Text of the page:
Facile synthesis of thiol-functionalized amphiphilic polylactide-methacrylic diblock copolymers

Article English OPEN
Themistou, E. ; Battaglia, G. ; Armes, S.P. (2014)
  • Publisher: RSC Publishing

Biodegradable amphiphilic diblock copolymers based on an aliphatic ester block and various hydrophilic\ud methacrylic monomers were synthesized using a novel hydroxyl-functionalized trithiocarbonate-based\ud chain transfer agent. One protocol involved the one-pot simultaneous ring-opening polymerization\ud (ROP) of the biodegradable monomer (3S)-cis-3,6-dimethyl-1,4-dioxane-2,5-dione (L-lactide, LA) and\ud reversible addition–fragmentation chain transfer (RAFT) polymerization of 2-(dimethylamino)ethyl\ud methacrylate (DMA) or oligo(ethylene glycol) methacrylate (OEGMA) monomer, with 4-\ud dimethylaminopyridine being used as the ROP catalyst and 2,20-azobis(isobutyronitrile) as the initiator for\ud the RAFT polymerization. Alternatively, a two-step protocol involving the initial polymerization of LA\ud followed by the polymerization of DMA, glycerol monomethacrylate or 2-(methacryloyloxy)ethyl\ud phosphorylcholine using 4,40-azobis(4-cyanovaleric acid) as a RAFT initiator was also explored. Using a\ud solvent switch processing step, these amphiphilic diblock copolymers self-assemble in dilute aqueous\ud solution. Their self-assembly provides various copolymer morphologies depending on the block\ud compositions, as judged by transmission electron microscopy and dynamic light scattering. Two novel\ud disulfide-functionalized PLA-branched block copolymers were also synthesized using simultaneous ROP\ud of LA and RAFT copolymerization of OEGMA or DMA with a disulfide-based dimethacrylate. The disulfide\ud bonds were reductively cleaved using tributyl phosphine to generate reactive thiol groups. Thiol–ene\ud chemistry was utilized for further derivatization with thiol-based biologically important molecules and\ud heavy metals for tissue engineering or bioimaging applications, respectively.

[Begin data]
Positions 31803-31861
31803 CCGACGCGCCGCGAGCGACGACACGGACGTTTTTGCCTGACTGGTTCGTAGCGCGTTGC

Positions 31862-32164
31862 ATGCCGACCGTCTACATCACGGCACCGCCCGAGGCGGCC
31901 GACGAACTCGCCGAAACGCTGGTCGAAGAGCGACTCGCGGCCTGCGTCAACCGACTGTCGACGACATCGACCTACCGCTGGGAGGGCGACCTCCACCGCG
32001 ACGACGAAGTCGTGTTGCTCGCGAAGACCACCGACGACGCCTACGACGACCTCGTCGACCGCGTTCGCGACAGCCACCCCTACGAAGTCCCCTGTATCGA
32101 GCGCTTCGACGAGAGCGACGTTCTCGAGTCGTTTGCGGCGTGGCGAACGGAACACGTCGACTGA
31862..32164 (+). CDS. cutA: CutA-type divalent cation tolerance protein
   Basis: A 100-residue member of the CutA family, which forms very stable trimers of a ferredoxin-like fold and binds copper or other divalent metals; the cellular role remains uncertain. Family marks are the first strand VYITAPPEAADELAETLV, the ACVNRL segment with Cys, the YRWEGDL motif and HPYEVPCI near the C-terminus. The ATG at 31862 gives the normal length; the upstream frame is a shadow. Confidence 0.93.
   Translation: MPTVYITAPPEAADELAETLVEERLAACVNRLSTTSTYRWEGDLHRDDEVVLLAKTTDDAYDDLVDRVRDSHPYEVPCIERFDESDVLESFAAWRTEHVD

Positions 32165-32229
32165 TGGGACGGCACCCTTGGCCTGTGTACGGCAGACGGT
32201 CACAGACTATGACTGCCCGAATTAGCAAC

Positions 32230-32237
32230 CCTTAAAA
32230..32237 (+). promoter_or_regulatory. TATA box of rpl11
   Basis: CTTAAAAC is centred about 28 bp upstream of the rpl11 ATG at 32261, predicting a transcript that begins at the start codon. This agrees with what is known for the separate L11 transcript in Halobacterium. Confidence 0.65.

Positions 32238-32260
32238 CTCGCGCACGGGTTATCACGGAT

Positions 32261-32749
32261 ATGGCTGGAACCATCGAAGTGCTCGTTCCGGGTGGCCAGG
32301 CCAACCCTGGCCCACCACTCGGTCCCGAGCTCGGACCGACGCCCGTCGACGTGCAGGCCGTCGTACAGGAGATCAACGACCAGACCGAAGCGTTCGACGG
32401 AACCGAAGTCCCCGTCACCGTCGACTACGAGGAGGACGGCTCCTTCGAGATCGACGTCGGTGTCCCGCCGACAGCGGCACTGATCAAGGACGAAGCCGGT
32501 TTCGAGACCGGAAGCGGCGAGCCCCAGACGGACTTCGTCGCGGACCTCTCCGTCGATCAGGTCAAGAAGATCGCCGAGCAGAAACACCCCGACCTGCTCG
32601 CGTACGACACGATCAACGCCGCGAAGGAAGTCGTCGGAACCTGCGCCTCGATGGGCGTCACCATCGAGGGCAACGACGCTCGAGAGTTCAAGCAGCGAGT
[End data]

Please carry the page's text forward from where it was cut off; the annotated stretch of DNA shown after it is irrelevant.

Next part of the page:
• References (50)
    50 references, page 1 of 5

    1 O. W. Webster, Science, 1991, 251, 887-893.

    2 M. Barz, F. K. Wolf, F. Canal, K. Koynov, M. J. Vicent, H. Frey and R. Zentel, Macromol. Rapid Commun., 2010, 31, 1492- 1500.

    3 J. Z. Du and S. P. Armes, Langmuir, 2008, 24, 13710-13716.

    4 J. Z. Du and S. P. Armes, Langmuir, 2009, 25, 9564-9570.

    5 J. Z. Du and S. P. Armes, So Matter, 2010, 6, 4851-4857.

    6 M. Hales, C. Barner-Kowollik, T. P. Davis and M. H. Stenzel, Langmuir, 2004, 20, 10809-10817.

    7 D.-H. Han and C.-Y. Pan, J. Polym. Sci., Part A: Polym. Chem., 2007, 45, 789-799.

    8 H. Kakwere and S. Perrier, J. Polym. Sci., Part A: Polym. Chem., 2009, 47, 6396-6408.

    9 C. Lefay, D. Gl´e, M. Rollet, J. Mazzolini, D. Bertin, S. Viel, C. Schmid, C. Boisson, F. D'Agosto, D. Gigmes and C. Barner-Kowollik, J. Polym. Sci., Part A: Polym. Chem., 2011, 49, 803-813.

    10 J. Li, J. Ren, Y. Cao and W. Yuan, Polymer, 2010, 51, 1301- 1310.

  • Metrics
    views in OpenAIRE
    views in local repository
    downloads in local repository

    The information is available from the following content providers:

    From Number Of Views Number Of Downloads
    White Rose Research Online - IRUS-UK 0 45
Share - Bookmark